For thine is the kingdom, the power, and the glory forever and ever
(It’s all yours. None of it is mine, as much as I’d like to think it is, as much as I act like it is. It’s all yours because you gave it all up. You took nothing so now you have everything – all the glory, all the power. Help me not to fool myself into thinking it is mine, or to think that it could ever be mine without being corrupted.)

Amen
(Have it your way. I give up. I relinquish my rights. Go ahead, do what you want. Amen, because as far away as you feel, as hard it is to believe that you love me, as impossible as the gospel may seem, I know that the only good in me comes from you. I have no power of my own. Amen. Your will. Your way. Amen.)

***

But the king said to Araunah, “No, but I will buy it from you for a price. I will not offer burnt offerings to the LORD my God that cost me nothing.”  -2 Samuel 24:24

the question every artist asks

Why do I wrote poetry?

I’m not really sure. It sure as heck isn’t because it’s easy to write (“Writing is easy – all you do is sit staring at a blank sheet of paper until drops of blood form on your forehead.”) And it isn’t because the end result leaves me a little more clear on what I’m thinking and feeling; in fact, often times it’s just the opposite. I finish a poem and have even less of an idea of what’s going on inside of me than I did when I began it. When you ask a poet what their poem is about and they refuse to tell you, it isn’t because they don’t want to say. It’s because they don’t know.

So why do I write poetry if it isn’t easy, it isn’t enlightening, and it isn’t exactly what I’d call “fun”? I guess the most honest answer I can think of is that I write poetry because somehow the process of translating thought and emotion onto the page is the closest thing to purity that I know of. I don’t mean the reactants, the emotions behind the poem; those are often dark and tainted. And I don’t mean the end result of the poem. It is just as easy to write a dishonest poem as it is to make a dishonest painting or tell a dishonest story. But the actual translation of emotion and thought into poetry is a reaction – like a chemical reaction. Something changes in the process, something is created, and that act of creating – not the result but the process – is in of itself an entity, a noun. And that entity is pure. It is pure. It is untainted. It makes me feel clean in a way prayer or church rarely does.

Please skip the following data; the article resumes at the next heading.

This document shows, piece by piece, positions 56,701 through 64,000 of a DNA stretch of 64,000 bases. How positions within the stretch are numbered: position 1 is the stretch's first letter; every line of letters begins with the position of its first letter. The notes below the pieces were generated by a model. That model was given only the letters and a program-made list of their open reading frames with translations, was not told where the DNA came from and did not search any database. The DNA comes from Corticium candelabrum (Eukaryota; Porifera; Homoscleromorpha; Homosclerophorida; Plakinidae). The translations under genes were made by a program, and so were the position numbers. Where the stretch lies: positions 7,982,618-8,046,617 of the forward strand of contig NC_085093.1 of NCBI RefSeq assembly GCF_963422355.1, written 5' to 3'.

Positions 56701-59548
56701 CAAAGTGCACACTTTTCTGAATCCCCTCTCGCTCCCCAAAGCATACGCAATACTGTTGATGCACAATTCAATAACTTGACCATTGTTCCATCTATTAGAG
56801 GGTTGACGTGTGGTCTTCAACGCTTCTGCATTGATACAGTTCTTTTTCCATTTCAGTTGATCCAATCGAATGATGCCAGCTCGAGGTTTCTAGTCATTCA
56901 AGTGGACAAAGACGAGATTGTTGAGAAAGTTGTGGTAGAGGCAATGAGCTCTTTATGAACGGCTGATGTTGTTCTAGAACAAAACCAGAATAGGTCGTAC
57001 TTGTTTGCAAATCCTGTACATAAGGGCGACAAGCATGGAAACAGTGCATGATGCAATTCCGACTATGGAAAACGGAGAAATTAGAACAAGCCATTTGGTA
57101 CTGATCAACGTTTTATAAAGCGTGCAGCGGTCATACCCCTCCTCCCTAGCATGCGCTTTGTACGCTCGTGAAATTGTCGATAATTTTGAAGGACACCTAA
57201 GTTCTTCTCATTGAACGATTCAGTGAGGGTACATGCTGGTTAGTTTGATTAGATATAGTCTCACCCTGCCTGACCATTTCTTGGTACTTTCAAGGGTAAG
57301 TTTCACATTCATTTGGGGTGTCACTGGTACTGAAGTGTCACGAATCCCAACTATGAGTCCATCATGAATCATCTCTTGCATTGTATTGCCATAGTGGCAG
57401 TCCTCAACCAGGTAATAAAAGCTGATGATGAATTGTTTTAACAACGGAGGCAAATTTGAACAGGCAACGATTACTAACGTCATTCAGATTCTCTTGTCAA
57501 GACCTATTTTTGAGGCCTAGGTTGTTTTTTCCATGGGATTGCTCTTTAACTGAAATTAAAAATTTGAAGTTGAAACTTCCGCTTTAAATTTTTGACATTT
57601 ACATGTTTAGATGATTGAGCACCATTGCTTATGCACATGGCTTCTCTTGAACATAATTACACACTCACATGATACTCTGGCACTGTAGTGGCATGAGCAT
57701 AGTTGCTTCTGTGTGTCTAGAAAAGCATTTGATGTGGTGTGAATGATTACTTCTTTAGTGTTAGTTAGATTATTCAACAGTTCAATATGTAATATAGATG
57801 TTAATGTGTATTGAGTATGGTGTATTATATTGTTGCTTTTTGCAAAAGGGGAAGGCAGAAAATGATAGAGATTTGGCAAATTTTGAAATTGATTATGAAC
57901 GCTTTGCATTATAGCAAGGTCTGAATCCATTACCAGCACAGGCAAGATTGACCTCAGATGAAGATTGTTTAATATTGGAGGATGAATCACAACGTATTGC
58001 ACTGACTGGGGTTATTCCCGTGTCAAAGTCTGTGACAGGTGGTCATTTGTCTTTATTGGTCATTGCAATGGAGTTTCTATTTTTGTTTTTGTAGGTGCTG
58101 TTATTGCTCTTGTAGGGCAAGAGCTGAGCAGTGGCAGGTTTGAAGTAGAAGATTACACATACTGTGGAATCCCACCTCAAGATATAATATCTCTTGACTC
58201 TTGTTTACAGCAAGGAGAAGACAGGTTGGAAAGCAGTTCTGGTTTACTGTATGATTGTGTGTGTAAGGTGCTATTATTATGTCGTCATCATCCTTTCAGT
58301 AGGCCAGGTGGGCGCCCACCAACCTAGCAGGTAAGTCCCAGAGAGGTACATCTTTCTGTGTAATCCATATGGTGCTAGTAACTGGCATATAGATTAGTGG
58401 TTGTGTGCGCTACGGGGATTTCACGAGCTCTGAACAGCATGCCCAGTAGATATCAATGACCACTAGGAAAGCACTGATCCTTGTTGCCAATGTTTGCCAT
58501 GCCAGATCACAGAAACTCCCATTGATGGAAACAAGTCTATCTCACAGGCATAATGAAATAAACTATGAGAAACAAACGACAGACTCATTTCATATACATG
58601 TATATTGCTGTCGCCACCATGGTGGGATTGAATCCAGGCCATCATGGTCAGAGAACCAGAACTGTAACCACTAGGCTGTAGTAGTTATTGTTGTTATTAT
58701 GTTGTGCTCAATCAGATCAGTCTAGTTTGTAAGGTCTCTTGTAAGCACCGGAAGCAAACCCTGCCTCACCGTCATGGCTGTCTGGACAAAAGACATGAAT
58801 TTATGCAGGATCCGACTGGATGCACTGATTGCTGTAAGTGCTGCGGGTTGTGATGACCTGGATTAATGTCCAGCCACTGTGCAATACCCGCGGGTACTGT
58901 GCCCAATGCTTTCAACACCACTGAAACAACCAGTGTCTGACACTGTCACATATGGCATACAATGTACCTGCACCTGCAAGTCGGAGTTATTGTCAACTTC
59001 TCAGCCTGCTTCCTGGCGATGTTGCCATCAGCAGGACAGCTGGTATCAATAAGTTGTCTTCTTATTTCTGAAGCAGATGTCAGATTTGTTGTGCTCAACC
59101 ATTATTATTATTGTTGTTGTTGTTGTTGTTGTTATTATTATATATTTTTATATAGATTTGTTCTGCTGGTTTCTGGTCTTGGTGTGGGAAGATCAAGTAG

pangea

From within
there is no from the outside.
The space inside
of bars
is the entirety of the
world
for the caged animal.

A flower rests
on the other side of
a wooden fence. Dirt dresses
the quiet petals in a facade of
spoiled beauty.
We step over it without
a second glance.
We define it by the ugliness of our
own existence and
declare its worth (the lack
thereof)

as something qualitative.

You are looking
(and not finding) the exit
from this mess of knots and nooses.
From the inside, the
metal bars are confining; from
the mother’s point of view,
they protect – a
safety net made of cages.

I am afraid
of glass existences,
of unlocked cages with
a dangerous animal inside.
I am afraid of pangea,
where what once was one
becomes shattered
and never knows it had
formerly known
a more complete form of
wholeness.